THE SECOND SEAL -- A Red Horse
Verses 3,4. And when he had opened the second seal, I heard the second beast say, Come and see. And there went out another horse that was red; and power was given to him that sat thereon to take peace from the earth, and that they should kill one another: and there was given unto him a great sword.” Revelation 6:3-4.
Review and Herald, vol 20, July 8, 1862, #6, p 44.
The red horse denotes blood and carnage, and has reference to those times of persecution of the followers of Jesus Christ, covering much of the period called the ten persecutions, the same as the Smyrna church of chap.ii,8-11.
Uriah Smith, Biblical Institute, Lesson 21, “The Seven Seals”, p 254.
The second seal introduces a red horse; and under this seal peace is taken from the earth and events of strife and confusion are introduced, represented by a great sword in the hands of him who sat on this horse. This seal is supposed to cover the time from the days of the apostles, at about the close of the first century, to the days of Constantine the Great. In his day the church had so far apostatized that peace was taken from the earth and religious strife became so intense, that, as Mosheim says, there was continual war.
Uriah Smith, Daniel and Revelation, “The Seven Seals”, p 433.
"VERSE 3. And when he had opened the second seal, I heard the second beast say, Come and see. 4. And there went out another horse that was red: and power was given to him that sat thereon to take peace from the earth, and that they should kill one another: and there was given unto him a great sword."
This is doubtless designed to be significant. If the whiteness of the first horse denoted the purity of the gospel in the period which that symbol covers, the redness of the second horse would signify that in this period that original purity began to be corrupted. The mystery of iniquity already worked in Paul's day; and the professed church of Christ, it would seem, was now so far corrupted by it as to require this change in the color of this symbol. Errors began to arise. Worldliness came in. The ecclesiastical power sought the alliance of the secular. Troubles and commotions were the result. The spirit of this period perhaps reached its climax as we come down to the days of Constantine, the first so-called Christian emperor, whose conversion to Christianity is dated by Mosheim in A.D. 323. - Ecclesiastical Commentaries.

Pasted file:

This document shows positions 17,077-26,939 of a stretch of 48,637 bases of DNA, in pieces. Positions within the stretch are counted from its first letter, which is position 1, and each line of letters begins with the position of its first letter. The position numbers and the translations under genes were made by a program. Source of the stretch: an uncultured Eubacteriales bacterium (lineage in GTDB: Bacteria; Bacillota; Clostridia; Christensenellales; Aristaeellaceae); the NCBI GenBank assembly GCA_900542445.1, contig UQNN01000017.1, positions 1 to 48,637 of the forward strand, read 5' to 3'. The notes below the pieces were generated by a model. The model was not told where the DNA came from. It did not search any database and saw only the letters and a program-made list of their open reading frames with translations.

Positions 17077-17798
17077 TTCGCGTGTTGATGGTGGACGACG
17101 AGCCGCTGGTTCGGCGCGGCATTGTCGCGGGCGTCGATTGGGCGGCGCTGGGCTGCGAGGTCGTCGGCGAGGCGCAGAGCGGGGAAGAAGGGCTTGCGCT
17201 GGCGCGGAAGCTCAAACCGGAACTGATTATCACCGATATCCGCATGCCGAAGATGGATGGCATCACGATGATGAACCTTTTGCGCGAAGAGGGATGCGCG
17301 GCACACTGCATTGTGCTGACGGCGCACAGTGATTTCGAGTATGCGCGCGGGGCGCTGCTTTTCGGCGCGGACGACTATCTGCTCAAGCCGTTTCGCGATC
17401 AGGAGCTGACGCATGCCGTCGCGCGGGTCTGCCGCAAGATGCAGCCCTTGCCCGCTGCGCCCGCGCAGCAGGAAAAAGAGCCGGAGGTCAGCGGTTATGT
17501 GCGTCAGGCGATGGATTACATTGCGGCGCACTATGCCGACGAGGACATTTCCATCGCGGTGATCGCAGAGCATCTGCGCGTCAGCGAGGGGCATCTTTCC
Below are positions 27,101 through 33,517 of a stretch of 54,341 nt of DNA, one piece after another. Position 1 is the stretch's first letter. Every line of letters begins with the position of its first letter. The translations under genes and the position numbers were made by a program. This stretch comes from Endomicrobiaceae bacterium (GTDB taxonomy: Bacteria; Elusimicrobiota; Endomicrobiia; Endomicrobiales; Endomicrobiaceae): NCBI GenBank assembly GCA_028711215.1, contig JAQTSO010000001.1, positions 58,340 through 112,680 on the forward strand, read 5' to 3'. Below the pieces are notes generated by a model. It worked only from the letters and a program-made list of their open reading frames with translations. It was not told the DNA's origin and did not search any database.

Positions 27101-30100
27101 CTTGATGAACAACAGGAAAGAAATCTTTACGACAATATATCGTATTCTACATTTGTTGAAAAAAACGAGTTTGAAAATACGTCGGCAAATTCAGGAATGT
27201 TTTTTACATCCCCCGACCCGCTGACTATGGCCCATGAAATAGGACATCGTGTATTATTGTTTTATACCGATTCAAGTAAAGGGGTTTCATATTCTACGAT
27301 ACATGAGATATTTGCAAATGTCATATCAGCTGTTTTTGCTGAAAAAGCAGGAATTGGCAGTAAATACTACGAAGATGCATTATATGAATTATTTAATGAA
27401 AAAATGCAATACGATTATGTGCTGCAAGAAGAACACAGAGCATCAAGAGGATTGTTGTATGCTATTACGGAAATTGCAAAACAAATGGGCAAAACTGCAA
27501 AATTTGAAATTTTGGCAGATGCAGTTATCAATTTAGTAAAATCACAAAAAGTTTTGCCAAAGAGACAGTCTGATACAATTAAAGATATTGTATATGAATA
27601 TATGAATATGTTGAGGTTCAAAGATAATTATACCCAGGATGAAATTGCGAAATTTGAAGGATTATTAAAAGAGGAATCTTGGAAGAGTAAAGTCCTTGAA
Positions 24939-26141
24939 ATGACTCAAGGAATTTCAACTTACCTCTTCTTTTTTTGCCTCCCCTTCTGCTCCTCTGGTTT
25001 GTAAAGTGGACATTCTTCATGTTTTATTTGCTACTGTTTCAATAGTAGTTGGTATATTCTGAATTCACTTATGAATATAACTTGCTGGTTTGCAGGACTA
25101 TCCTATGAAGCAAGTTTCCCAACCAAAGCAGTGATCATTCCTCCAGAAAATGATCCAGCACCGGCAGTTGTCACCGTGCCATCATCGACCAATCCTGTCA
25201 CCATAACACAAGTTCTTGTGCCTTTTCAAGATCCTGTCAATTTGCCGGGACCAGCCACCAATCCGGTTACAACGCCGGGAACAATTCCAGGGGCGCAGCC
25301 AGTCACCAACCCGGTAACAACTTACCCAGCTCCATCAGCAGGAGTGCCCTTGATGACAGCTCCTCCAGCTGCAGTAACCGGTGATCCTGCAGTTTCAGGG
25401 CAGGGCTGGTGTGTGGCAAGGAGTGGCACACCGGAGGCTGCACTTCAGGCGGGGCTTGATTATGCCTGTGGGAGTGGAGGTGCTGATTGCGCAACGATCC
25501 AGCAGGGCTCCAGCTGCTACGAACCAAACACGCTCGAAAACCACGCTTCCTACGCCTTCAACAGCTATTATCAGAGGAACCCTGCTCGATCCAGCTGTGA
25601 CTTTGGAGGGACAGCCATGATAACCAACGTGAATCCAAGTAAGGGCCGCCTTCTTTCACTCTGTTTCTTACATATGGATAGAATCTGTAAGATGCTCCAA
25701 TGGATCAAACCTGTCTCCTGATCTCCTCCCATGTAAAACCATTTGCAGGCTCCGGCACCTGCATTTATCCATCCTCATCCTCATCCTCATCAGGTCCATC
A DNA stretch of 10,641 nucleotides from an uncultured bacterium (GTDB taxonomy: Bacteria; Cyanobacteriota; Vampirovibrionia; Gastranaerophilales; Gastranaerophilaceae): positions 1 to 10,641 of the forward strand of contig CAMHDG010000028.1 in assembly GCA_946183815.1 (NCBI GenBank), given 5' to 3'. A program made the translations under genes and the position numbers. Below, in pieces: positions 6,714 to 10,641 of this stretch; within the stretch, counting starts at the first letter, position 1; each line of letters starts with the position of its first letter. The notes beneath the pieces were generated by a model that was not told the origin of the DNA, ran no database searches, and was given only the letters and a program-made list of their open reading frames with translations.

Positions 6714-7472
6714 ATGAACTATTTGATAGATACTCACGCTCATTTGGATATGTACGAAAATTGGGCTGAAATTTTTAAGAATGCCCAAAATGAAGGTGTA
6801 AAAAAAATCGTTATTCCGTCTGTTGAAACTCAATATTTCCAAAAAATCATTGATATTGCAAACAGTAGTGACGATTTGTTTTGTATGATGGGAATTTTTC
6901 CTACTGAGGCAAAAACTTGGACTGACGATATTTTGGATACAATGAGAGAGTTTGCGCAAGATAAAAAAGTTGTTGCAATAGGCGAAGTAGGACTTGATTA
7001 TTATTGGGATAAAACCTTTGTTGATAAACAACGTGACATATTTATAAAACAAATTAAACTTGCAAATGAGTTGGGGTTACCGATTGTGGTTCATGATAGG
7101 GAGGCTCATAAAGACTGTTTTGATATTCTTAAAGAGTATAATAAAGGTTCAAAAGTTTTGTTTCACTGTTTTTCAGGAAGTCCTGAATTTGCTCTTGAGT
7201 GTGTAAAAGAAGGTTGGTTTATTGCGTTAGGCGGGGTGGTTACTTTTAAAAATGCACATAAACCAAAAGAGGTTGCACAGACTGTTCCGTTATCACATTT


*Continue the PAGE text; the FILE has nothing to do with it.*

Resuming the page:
Of this period Dr. Rice remarks: "It represents a secular period, or union of church and state. Constantine aided the clergy, and put them under obligations to him. He legislated for the church, called the Council of Nicaea, and was most prominent in that Council, Constantine, not the gospel, had the glory of tearing down the heathen temples. The state had the glory instead of the church. Constantine made decrees against some errors, and was praised, and suffered to go on and introduce many other errors, and oppose some important truths. Controversies arose; and when a new emperor took the throne, there was a rush of the clergy to get him on the side of their peculiar tenets. Mosheim says of this period, 'There was continual war and trouble.'"
This state of things answers well to the declaration of the prophet that power was given to him that sat on the horse "to take peace from the earth, and that they should kill one another: and there was given unto him a great sword." The Christianity of that time had mounted the throne, and bore the emblem of the civil power.
James White, Signs of the Second Advent, p 18.
At the opening of the second seal, there appeared a red horse. If the whiteness of the first horse denoted the purity of the gospel in the first period, the redness of the second horse may denote that in the second period the original purity of the church began to be corrupted. The mystery of iniquity was at work in Paul's day. Errors began to arise, and the love of the world came in at an early date, which ripened into a state of things in Constantine's time, A. D. 323, described by Dr. Rice thus: "It represents a secular period, or union of church and State. Constantine aided the clergy, and put them under obligations to him. Mosheim says of this period, `There was continual war and trouble.'"